When Yosef’s brothers see a caravan of Arab merchants coming towards them on its way to Egypt, Yehudah suggests that they sell him — because as Reuven had asked, they did not kill him, leaving him instead in a dangerous pit.
The convoy itself is identified in the Torah as “bearing spices.” Rashi (Rabbi Shlomo Yitzchaki) explains that this bears mention because it testifies to Yosef’s righteousness. Ordinarily, a train of merchants would be carrying naptha, pitch, or other resins, all of which have a bad odor. This one, however, had a pleasant fragrance.
Rabbi Asher Zelig Rubenstein asks a straightforward question: why would Yosef care? His brothers have just turned on him, taking his coat, thrown him in a pit, and are now selling him into slavery. Is he going to really care about the smell?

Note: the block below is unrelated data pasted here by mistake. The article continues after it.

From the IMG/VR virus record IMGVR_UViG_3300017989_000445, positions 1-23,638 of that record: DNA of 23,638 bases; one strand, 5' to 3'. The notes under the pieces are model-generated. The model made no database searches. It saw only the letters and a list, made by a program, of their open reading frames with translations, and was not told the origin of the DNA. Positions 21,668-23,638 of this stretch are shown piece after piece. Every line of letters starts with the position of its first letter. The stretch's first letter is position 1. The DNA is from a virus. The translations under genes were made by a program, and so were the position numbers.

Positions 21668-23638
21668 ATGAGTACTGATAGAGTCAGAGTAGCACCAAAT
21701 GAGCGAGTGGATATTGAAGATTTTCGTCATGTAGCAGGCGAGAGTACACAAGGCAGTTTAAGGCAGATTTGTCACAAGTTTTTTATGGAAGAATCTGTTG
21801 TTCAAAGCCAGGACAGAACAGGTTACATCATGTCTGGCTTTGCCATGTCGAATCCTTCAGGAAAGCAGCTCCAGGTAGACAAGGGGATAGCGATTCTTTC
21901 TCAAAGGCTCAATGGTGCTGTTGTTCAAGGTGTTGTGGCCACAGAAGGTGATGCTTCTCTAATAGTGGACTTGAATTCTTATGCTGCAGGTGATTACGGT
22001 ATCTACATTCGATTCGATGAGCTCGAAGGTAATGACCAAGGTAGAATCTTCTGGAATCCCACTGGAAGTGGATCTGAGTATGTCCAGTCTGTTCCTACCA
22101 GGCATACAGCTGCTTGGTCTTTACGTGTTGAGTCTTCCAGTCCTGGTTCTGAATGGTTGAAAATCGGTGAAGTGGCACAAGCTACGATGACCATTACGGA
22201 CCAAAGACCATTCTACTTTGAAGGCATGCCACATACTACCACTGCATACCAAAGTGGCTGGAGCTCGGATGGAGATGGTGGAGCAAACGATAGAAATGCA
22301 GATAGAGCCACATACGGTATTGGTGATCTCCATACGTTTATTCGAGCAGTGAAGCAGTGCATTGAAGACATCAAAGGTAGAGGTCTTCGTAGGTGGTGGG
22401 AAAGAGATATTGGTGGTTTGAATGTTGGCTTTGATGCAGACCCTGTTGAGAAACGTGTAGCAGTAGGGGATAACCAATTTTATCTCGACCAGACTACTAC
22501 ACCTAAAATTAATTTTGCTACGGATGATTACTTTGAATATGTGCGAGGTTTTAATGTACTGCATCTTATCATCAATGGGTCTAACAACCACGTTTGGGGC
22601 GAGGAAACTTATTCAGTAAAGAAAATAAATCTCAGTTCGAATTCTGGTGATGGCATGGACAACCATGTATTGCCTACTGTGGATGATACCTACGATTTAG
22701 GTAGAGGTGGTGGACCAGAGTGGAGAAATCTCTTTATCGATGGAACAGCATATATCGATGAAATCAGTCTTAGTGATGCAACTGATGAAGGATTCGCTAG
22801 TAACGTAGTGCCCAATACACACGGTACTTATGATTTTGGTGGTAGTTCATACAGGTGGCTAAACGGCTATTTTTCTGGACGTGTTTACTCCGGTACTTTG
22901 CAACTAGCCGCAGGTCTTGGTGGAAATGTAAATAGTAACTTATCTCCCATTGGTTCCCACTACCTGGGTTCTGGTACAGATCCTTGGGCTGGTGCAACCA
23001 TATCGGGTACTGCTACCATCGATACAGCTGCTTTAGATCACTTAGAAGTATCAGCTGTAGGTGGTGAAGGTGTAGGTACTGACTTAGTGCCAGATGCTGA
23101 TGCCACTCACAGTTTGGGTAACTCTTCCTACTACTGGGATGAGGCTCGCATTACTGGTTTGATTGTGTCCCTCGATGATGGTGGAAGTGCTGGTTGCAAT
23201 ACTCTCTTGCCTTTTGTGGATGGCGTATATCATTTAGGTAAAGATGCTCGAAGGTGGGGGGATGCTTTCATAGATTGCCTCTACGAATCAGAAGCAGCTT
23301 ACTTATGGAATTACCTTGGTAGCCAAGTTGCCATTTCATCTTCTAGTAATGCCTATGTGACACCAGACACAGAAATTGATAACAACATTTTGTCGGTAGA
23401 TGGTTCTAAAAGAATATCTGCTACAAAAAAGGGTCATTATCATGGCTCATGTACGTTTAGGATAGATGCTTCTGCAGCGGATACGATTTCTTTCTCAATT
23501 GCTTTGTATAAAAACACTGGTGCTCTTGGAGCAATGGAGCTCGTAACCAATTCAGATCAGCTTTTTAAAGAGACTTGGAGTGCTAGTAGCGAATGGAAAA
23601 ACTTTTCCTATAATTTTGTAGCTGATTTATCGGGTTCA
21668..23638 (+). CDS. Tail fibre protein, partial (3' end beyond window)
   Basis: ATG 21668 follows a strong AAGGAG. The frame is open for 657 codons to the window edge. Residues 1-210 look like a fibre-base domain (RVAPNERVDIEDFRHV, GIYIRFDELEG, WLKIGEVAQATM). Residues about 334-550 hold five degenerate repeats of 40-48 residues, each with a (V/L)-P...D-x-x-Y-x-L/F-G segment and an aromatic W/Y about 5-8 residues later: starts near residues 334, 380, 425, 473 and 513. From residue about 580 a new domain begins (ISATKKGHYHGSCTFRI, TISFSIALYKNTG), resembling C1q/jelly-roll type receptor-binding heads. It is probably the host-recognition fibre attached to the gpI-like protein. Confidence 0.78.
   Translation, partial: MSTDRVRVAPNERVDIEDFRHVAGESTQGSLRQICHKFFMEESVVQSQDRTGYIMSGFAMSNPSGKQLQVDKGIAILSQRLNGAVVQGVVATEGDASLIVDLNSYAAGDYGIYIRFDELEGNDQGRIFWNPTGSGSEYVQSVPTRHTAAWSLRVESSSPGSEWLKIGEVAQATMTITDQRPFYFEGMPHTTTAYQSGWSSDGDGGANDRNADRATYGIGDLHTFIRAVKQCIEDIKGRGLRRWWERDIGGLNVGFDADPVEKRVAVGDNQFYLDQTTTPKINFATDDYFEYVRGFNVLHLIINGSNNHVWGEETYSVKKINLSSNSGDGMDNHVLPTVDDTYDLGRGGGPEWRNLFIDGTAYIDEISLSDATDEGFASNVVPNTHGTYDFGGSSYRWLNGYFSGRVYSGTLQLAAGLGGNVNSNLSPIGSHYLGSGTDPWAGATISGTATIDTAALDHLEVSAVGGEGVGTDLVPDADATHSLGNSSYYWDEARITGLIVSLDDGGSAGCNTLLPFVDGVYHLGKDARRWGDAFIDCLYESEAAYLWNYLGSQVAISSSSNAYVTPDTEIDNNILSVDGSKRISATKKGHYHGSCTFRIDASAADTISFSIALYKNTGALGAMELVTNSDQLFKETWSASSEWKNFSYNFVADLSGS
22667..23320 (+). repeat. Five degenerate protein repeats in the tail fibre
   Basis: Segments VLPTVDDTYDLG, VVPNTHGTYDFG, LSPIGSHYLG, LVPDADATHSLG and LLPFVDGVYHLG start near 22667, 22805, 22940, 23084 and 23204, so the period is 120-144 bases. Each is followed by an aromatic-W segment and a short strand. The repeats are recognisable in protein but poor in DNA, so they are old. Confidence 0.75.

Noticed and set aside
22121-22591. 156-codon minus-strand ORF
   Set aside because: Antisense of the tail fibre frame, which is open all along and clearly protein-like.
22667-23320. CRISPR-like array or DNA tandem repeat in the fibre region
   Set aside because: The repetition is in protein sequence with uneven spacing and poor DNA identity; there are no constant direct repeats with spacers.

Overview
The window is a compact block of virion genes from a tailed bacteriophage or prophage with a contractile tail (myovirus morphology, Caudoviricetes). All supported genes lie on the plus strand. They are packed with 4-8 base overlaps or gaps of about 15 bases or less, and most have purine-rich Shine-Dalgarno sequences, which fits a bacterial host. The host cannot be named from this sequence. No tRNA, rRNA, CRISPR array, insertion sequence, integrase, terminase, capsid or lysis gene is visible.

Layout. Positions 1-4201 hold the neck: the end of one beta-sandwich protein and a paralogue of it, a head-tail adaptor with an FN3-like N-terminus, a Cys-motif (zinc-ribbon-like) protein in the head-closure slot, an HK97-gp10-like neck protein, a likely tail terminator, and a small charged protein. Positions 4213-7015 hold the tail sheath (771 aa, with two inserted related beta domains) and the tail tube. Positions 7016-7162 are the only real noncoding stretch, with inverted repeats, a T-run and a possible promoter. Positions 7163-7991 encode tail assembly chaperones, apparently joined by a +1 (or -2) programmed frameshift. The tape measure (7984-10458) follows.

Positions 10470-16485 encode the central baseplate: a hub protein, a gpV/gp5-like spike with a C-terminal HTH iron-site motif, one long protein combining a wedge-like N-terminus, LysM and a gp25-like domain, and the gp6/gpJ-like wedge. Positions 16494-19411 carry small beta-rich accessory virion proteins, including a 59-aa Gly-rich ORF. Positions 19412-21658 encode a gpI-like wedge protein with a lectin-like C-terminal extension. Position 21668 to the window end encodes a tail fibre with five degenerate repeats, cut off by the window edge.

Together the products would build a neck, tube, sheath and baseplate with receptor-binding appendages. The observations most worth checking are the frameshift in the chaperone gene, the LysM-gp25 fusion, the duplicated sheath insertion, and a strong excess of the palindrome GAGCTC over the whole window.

In actuality, though, there is a profound lesson here. In Yosef’s case, he needed to go down to Egypt as a slave, and then rise to royalty while he was there. So he needed to be carted off by merchants as a lowly slave — but there was no reason for him to experience a bad odor. If it had been anyone else, there might have been a spiritual benefit to the addition of that offensive smell, but not for Yosef.
No matter what the situation, G-d watches over each individual, and gives a person exactly what he or she needs. Like Yosef, whatever we are going through, even if it seems incredibly dark and painful — we should know that G-d gives us what will benefit us most, and we can look for the glimmer of light around the corner.